The restaurant is truly a hole in the wall.  The inside is tiny.  The front half of the restaurant is an open kitchen.  The back half is filled with simple wooden tables and chairs and the walls are covered with small pieces of paper- drawings, doodles and poems.  The waiter called our order to the cook, brought us our bread, a great bean and cabbage soup and a stoneware pitcher of red wine, and we were under way.

The soup, as I said, was great.  The goat arrived in a stoneware pot along with potatoes and vegetables.  We poured the wine and the gentleman from Lisbon, seated at the table beside us, leaned over and told Ann Marie that the wine is homemade on the cook’s farm and is very strong, so please don’t drive afterwards.  He was a really nice guy who said he stops at the restaurant whenever he’s in Coimbra.  And yes, the wine was strong, but very nice.

Remember that we had ordered only a half serving of the goat and a half order of the bean stew.  By the time we had finished the goat, potatoes and veggies, we couldn’t eat any more.  We asked the waiter if we could cancel the bean stew and he laughed and said, of course.  But, he reminded us, that was just a half order!

We really enjoyed the dinner at Ze Manel dos Ossos.  The food and wine were really good, the staff was friendly and seemed to enjoy what they were doing, and the atmosphere was one of a kind.  And, best of all, the bill was half of what we paid at many other restaurants on our journey.  Our new friend was on to something.  Ze Manel dos Ossos would definitely be worth another visit the next time we’re in Coimbra.

Flor da Laranja, Lisbon, March 2018

On our last night in Portugal we had the pleasure of dining at Flor da Laranja, a Moroccan restaurant in the Bairro Alto district of Lisbon.

Morocco and Portugal have a history that goes back to the eighth century.  Moorish influence can be seen in architecture and art (Portugal’s famous azulejo tiles are of Moorish origin) and heard in place names throughout the country.  Despite this history, Moroccan restaurants are relatively rare in Portugal.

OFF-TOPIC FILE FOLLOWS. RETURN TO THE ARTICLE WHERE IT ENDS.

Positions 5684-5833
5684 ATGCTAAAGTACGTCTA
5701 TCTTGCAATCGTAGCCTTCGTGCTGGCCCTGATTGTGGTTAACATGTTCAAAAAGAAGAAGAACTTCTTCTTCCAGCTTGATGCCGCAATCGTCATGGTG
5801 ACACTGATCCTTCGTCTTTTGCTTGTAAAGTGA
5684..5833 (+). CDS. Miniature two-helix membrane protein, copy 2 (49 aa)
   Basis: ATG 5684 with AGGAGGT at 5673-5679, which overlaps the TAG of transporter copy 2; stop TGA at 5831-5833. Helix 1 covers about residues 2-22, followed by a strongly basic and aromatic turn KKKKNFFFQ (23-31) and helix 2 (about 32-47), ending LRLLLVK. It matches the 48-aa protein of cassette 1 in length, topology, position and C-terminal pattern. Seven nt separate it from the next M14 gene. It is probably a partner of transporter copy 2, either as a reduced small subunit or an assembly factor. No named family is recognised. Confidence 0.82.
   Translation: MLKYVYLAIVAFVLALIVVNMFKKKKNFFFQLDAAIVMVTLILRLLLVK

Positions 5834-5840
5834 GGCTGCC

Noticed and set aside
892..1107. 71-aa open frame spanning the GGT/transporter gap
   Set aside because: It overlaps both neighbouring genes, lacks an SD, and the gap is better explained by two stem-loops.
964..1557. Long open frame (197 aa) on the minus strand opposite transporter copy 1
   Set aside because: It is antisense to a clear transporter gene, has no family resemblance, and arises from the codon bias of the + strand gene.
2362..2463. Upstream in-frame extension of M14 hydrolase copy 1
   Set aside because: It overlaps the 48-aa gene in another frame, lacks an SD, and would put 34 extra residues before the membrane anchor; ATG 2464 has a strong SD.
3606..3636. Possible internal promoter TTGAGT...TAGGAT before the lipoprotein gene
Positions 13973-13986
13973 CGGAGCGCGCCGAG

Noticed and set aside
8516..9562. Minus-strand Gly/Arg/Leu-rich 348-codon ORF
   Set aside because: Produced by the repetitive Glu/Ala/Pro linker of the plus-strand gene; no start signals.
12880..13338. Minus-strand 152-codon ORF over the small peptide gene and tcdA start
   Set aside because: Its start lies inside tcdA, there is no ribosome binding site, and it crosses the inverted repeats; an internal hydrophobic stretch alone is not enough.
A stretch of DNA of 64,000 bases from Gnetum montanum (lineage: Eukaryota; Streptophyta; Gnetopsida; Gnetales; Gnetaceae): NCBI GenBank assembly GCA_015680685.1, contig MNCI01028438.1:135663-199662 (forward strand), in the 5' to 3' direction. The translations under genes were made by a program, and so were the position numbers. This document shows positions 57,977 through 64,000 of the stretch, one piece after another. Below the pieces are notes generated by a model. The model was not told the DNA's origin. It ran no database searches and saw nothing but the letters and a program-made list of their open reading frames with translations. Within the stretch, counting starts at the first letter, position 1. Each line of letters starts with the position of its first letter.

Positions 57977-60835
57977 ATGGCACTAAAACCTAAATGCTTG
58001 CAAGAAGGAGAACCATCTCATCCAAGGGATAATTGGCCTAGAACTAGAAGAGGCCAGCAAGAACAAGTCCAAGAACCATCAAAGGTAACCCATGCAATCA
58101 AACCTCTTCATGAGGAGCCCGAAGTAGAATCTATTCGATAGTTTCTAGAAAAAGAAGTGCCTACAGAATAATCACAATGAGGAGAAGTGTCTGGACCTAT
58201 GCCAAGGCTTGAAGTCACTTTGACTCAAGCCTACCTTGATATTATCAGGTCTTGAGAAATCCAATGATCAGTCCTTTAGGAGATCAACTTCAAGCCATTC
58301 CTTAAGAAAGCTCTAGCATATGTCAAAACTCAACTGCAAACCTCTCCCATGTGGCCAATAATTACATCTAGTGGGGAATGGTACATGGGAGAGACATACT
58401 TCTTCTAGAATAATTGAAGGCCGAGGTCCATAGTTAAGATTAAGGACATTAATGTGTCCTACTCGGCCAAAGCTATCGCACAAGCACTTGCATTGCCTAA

We asked our hotel to make reservations at the restaurant, which was fortunate, because without a reservation you will not get in.  The owner keeps the door locked and you must ring the doorbell to get in.  If you don’t have a reservation, she turns you away.  There was never more than three groups dining at one time, which allowed for a very personal and intimate experience.

Stepping out of the night and into the restaurant was our first indication that this would be a unique dining experience.  The interior is bright, with lots of flowers and candles, and Moorish-influenced art and furniture.  Moroccan music added to the vibrant atmosphere.

Flor da Laranja
Flor da Laranja

Flor da Laranja is truly a one man- or in this case, one woman show.  The owner, Rabea Esserghini, does it all, from waiting on the tables, to cooking the food, to answering the door.  I asked her about doing everything herself and she replied that it’s not much different from cooking dinner for her family.  A native of Casablanca, she loves sharing her country’s food with her guests.

And the food is really good.  We started with a glass of white vinho verde, or green wine.  The wine gets its name from the fact that it’s made from young grapes, not from its color.  It’s a bit sweet and slightly bubbly.  With dinner Sra. Esserghini recommended a bottle of rosé vinho verde, which was very good.

For the entrees, I chose a stuffed pepper and Ann Marie chose chicken with preserved lemons.  There were several small plates of eggplant, spinach, chickpeas and potatoes, which were all very good.  Sra. Esserghini made sure I didn’t forget about the sauce from the pepper, actually scooping it up and pouring it over the pepper.  She was right.  The sauce was awesome.

We enjoyed our dining experience at Flor da Laranja.  The food was outstanding and it’s obvious that Sra. Esserghini loves to share her culture and cuisine with her customers.  If you’re in Lisbon I recommend you make Flor da Laranja a stop on your journey.  But don’t forget the reservation.